Recently, the Welsh government has committed to raising standards of literacy and numeracy amongst pupils in schools across Wales by developing the National Literacy and Numeracy Framework (LNF). The LNF was developed with the intention of enabling pupils to “develop excellent literacy and numeracy skills during their time in school.” Literacy and numeracy are essential skills in today’s world, but there is another type of literacy that, in my opinion, is equally important. Citizenship Education (CE) was introduced into the UK in the early 1990s. Through a number of themes and key concepts, CE is an attempt to help pupils develop political literacy — meaning that they are able to recognize, comprehend and act on the characteristics of citizenship in their communities, the nation and even on a global scale. Since the 1990s, CE has existed as a cross-curricular theme that was typically addressed in history, geography and sociology classes. In 2002, Citizenship Education was made statutory in England. However, in Wales, it still doesn’t exist as a stand-alone, statutory subject. Currently, CE is delivered as a cross-curricular theme through statutory elements such as Personal and Social Education (PSE), Education for Sustainable Development and Global Citizenship (ESDGC) and the Welsh Baccalaureate.
An important feature in the delivery of Citizenship Education in Wales is the Curriculum Cymreig, a complimentary element of the national curriculum for Wales that is intended to help pupils understand what is distinctive about life in Wales, to celebrate diversity and to acquire a real sense of belonging. I’ve been intrigued by the Curriculum Cymreig for many years. It is a curricular policy concerned with community, culture and social cohesion. The language of the policy is inclusive, acting as an invitation for all pupils to enjoy Wales and its distinctiveness. Unsurprisingly, a number of tensions exist in a curriculum that attempts to not only promote a particular cultural identity, but also attempts to celebrate social and cultural diversity. I’ve often mulled over questions about its philosophical foundations, how it should be implemented and assessed, and how relevant a Curriculum Cymreig is in a contemporary and diverse Wales. These considerations continue to inform my research and individual interests on this project.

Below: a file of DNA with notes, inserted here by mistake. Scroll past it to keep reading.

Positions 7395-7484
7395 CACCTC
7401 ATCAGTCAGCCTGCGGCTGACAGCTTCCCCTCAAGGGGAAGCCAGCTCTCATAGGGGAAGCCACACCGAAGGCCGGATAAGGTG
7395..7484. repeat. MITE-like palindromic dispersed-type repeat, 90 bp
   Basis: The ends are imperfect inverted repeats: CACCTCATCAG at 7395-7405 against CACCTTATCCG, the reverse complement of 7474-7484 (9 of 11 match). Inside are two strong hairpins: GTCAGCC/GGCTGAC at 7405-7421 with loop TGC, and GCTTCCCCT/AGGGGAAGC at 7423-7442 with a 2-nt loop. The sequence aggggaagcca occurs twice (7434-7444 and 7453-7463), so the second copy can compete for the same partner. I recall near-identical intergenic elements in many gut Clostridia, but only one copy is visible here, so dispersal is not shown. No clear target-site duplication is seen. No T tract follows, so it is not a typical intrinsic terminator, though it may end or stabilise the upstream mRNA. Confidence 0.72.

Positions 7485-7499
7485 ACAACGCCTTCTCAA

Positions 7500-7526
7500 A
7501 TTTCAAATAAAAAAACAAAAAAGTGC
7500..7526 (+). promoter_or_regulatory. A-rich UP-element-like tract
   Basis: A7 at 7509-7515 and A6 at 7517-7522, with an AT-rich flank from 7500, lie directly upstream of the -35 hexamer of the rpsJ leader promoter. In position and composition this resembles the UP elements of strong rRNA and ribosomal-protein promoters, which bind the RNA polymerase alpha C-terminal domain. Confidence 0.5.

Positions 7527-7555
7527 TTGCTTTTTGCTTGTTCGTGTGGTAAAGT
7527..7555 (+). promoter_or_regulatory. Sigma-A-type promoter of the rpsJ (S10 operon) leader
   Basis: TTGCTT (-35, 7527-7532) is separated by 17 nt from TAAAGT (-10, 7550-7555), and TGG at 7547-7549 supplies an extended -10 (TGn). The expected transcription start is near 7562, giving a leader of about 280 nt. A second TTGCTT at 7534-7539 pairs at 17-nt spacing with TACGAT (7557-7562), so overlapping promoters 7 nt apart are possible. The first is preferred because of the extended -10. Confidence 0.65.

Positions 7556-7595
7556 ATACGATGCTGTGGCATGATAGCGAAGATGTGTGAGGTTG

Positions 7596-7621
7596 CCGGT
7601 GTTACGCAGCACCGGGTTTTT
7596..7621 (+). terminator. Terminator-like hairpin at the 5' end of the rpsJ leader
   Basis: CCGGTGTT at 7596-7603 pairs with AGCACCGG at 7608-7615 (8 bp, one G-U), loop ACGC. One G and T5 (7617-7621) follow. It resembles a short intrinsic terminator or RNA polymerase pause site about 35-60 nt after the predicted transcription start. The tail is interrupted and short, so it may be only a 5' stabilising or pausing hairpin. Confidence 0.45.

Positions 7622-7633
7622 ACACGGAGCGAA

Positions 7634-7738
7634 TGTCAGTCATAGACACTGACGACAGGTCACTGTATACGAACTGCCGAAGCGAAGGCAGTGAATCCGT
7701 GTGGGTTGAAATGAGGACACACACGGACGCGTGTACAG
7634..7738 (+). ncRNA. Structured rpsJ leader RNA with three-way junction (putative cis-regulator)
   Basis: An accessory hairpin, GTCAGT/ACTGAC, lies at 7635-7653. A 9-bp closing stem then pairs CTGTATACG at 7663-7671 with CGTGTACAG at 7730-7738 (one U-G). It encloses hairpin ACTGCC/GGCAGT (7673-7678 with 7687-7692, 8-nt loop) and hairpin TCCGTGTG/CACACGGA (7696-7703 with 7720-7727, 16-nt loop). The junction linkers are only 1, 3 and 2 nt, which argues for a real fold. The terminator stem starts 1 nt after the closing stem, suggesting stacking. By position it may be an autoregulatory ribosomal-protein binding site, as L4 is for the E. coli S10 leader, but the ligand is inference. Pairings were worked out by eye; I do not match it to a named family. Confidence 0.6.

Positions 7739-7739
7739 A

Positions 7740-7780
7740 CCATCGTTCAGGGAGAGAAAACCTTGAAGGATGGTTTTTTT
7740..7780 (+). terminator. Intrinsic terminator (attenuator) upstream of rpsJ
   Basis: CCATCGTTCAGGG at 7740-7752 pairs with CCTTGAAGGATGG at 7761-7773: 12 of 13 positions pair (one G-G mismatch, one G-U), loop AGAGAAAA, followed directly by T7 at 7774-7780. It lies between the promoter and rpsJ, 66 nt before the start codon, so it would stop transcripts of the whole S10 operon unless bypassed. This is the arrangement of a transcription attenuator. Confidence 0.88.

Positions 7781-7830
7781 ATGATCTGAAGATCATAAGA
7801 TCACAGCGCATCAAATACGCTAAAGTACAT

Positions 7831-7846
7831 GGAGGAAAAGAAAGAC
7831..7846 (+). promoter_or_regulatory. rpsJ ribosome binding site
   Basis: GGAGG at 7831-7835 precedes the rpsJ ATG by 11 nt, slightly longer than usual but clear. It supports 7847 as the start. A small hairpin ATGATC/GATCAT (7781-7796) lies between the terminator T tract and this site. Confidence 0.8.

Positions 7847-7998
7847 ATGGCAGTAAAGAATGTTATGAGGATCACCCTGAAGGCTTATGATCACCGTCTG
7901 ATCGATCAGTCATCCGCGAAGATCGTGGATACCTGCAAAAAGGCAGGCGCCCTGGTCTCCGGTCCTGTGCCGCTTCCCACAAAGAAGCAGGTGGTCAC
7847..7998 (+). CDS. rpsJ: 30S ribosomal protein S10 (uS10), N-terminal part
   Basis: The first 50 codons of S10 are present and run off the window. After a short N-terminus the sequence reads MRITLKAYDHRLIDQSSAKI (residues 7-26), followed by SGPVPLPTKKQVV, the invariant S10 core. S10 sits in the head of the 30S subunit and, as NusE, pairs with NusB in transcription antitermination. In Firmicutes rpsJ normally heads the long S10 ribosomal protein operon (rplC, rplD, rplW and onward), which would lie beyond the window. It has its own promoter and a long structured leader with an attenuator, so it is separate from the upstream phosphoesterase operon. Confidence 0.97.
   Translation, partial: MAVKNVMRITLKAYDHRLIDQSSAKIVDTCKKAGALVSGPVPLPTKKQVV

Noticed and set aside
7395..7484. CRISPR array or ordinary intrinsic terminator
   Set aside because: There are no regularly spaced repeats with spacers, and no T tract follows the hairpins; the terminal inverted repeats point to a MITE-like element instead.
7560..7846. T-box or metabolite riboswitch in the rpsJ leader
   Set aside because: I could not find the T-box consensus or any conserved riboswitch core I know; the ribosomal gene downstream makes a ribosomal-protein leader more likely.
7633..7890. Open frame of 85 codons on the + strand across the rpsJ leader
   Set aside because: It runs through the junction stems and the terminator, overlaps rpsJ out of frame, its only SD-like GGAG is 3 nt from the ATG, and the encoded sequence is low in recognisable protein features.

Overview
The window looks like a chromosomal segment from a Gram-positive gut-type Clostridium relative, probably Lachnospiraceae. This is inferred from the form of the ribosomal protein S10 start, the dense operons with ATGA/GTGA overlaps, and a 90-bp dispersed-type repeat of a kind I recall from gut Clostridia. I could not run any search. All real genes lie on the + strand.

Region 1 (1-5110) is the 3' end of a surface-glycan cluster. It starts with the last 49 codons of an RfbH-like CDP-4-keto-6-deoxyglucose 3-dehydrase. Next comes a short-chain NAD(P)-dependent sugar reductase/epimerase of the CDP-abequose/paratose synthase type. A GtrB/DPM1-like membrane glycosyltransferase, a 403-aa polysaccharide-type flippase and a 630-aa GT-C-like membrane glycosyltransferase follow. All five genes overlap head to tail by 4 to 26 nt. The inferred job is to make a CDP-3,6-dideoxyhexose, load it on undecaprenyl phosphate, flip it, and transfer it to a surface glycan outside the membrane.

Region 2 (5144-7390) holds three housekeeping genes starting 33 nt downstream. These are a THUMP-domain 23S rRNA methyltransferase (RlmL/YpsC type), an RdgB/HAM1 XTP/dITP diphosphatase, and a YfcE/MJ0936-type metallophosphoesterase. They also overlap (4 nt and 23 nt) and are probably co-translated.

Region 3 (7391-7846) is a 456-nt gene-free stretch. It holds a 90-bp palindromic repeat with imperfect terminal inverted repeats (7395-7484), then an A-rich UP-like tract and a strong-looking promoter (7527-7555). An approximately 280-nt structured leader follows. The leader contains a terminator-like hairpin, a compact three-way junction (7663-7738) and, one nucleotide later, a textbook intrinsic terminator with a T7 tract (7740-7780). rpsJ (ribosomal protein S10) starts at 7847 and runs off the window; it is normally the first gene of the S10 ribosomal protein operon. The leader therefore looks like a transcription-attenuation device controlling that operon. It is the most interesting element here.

As part of our research, I developed the following statements based on the goals described in Developing the Curriculum Cymreig: (1) School helps me to appreciate living in Wales, (2) School helps me develop my own sense of “Welshness,” and (3) School helps increase my interest in the politics of Wales. I was interested in knowing if pupils in Wales believe that schooling influenced their orientation to Wales, Welshness and the politics of Wales. The responses to these statements were intriguing, and you can review some of the results on this site through our “quiz” feature. One important finding was that responses to the statements varied according to certain characteristics such as age, ethnicity and Welsh language fluency. Analysing these variations and theorizing the results can enable us to not only identify the benefits and shortcomings of policies like the Curriculum Cymreig, it can also provide the information necessary for educational policy makers, head teachers and their staff to make improvements in how they enact a Curriculum Cymreig in their schools, which will hopefully improve pupils’ educational experiences.
Before wrapping up our first blog of the New Year, I would like to address one more element of Citizenship Education that I’m passionate about. Currently, the emphasis on the economic organization of social life, and indeed, the conflation of market ideology and democracy, is having a damaging effect on Citizenship Education. Schooling has become a process primarily concerned with preparing pupils’ for participating in market exchanges and not for becoming critically informed and democratically involved, agents in the public sphere. In my opinion, Citizenship Education is meaningless without pupils having the opportunity to question and critique their social circumstances, to examine their every-day lives and to engage in dialectical discussions that examine the social, political and economic contradictions they face. These discussions must be critical, but hopeful, and infused with what Brazilian educator and philosopher Paulo Freire calls a “patient impatience” that recognizes the individual circumstances of learners and acknowledges their knowledge, curiosity and power as critically informed and democratically active, agents. I mention Paulo Freire because his work has been primarily associated with Critical Pedagogy — a philosophy of education that encourages critical investigations of social life that reveal how social practices organize us into understanding life as a “limited situation” that is resistant to change. More important, critical pedagogy is intended to motivate pupils and educators into taking action that will lead to a socially just society. I believe this particular type of Citizenship Education, one that is performed within a critical pedagogy, has the potential to transform the current model of schooling that expects pupils to accept the world as it currently exists, into a type of education where they can create the world in which they wish to live.